I WAS given a perfect illustration of how far Wrexham AFC has come on Tuesday night.

My co-commentators, Bill and Chay Long, and I decided we’d do a live chat on YouTube after the Harrogate game to discuss how it went.

At half time I was really looking forward to it; by full time, less so!

I had a negative reading of the game. After all, at 2-0 up with the first half nearly over, I couldn’t really see how Harrogate could come back into it.

We’d dominated the game, controlled possession, and could have scored more, quite frankly.

The Sulphurites, meanwhile, lived up to their awful home form and didn’t look capable of laying a glove on us. They did exactly that: both the goals they scored were a bit soft and it was frustrating to see how swiftly the balance of the game changed.

The passing of time has allowed me to acknowledge their spirit: they showed real resilience to turn the game round. At the time, though, I was fuming at how a side which looked so weak in the first half could turn things around against us.

So, I went into the live broadcast in a frustrated mood, and griped my way through the opening exchanges. It was then that I noticed how things have changed for the club.

We’ve done live broadcasts like this in the past after matches, and they used to be no-holds-barred affairs. They were great fun, and the viewers who contributed would pull no punches.

I enjoyed the debate, and usually Chay and I were the ones putting the more positive interpretation on events. It was very satisfying to see how many people were willing to accept our point of view, and often moderate their own as a consequence.

As I whinged away about two dropped points last Tuesday, it struck me that we’d come a full 180 degrees. Now it was me who expected more, and the viewers were reminding me to keep things in perspective and appreciate that we can’t win them all.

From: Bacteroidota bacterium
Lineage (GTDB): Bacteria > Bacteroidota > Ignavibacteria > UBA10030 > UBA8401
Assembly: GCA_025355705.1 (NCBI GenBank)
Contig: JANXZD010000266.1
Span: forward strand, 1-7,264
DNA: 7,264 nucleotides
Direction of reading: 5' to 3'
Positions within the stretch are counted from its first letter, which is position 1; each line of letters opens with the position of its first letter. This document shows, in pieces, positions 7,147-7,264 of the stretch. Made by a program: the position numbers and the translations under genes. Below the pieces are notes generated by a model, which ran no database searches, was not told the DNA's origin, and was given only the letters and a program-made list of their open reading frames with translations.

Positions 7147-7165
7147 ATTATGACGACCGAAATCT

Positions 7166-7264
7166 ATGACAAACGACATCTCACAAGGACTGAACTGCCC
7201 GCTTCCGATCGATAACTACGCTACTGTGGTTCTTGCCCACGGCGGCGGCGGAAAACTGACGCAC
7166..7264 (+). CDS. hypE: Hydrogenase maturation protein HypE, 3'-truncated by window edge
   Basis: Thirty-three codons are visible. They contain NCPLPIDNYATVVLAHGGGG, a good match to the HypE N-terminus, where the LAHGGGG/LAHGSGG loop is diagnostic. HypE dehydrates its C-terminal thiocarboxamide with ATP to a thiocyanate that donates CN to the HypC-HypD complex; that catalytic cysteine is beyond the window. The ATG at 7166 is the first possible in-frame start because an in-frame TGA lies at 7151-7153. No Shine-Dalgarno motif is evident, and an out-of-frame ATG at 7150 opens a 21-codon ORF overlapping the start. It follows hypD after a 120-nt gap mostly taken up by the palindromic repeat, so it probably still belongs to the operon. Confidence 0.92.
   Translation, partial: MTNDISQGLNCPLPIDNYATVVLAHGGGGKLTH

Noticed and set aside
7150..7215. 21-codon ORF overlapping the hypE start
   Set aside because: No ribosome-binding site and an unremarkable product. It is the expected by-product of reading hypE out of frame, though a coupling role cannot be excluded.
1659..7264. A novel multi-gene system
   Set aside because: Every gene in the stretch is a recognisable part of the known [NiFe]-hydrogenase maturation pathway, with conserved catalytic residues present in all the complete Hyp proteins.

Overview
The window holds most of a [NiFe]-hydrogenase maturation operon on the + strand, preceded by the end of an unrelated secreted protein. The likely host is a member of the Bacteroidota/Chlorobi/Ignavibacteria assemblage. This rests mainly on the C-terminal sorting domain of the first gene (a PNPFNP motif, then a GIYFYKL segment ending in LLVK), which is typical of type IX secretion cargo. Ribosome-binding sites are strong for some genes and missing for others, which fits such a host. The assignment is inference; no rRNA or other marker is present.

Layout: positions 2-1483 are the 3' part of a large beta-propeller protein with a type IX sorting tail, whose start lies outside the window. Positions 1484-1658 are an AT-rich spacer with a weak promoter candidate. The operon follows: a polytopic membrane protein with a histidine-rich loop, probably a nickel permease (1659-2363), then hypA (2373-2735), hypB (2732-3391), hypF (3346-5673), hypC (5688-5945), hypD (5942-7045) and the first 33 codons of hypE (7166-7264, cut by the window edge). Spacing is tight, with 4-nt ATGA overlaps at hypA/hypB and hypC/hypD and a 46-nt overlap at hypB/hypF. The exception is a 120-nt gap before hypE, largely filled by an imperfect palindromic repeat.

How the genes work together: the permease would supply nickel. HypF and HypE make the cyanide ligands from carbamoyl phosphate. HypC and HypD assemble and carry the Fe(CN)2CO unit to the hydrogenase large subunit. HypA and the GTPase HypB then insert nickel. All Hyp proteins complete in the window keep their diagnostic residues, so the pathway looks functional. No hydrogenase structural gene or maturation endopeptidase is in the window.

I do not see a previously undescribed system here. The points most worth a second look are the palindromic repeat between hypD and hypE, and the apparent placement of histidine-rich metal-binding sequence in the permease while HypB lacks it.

What a huge change in the atmosphere around the club. This team has earned the trust and faith of our fans, and we are willing to accept the frustration of a missed opportunity like this, whereas a few years ago, all hell would have broken loose.

I’m not saying every Wrexham fan enjoys a zen-like calm, of course. There were plenty of angry reactions to the Accrington defeat, as you’d expect when a defeat is so startling. Stanley have a habit of doing that to us, it seems!

However, on balance most fans can see that we’ve made a remarkable amount of progress in a short time, and our players and coaching staff have given us so much joy in the process. There are still areas that need attention, but how could we feel anything but confidence that Phil Parkinson and his team will find a way.

Promotion from the National League has been achieved, and with four promotion spots available in League Two we don’t have to view every dropped point as a disaster.

Our fan base have realised that: I guess I’m the one who needs a dose of perspective now.

Yeovil’s last match at The Racecourse held massive significance for both sides.

The Glovers needed to win their last three matches to avoid relegation, while Wrexham required two wins to clinch the National League title.

The tension of the occasion was clear, and Yeovil put up impressive resistance as the first half ended goalless. Wrexham imposed themselves in the second half, though, and Anthony Forde (pictured above) opened the scoring after an hour with a fine finish. James Jones doubled the lead and a cushioned header by Paul Mullin completed a 3-0 win, setting up the dramatic clash with Boreham Wood which would see us win the title.

The season before, Yeovil claimed all three points from their visit to North Wales, albeit in controversial circumstances. A drab match burst to life when Liam McAlinden received an extremely harsh red card in the 35th minute for jumping into a defender in an attempt to win a header.

Wrexham battled bravely with ten men, but Town ultimately took advantage of the situation, and won 2-0.

The defeat was Phil Parkinson’s first at home and it would be the last he experienced until MK Dons beat us on the opening day of this season, 47 games and 22 months later!

Wrexham have faced Yeovil once before in the FA Cup, but it was a disheartening experience for the Reds.

The first round tie took place in November 2003 at Huish Park, and our humiliation was transmitted live on TV to make matters even worse.

We withstood Yeovil’s pressure until the 39th minute when Kevin Gall, who would sign for us five years later, opened the scoring.

The floodgates opened after the break and three goals in 20 minutes ended the game as a contest. Chris Armstrong grabbed an 88th minute goal but it was no consolation.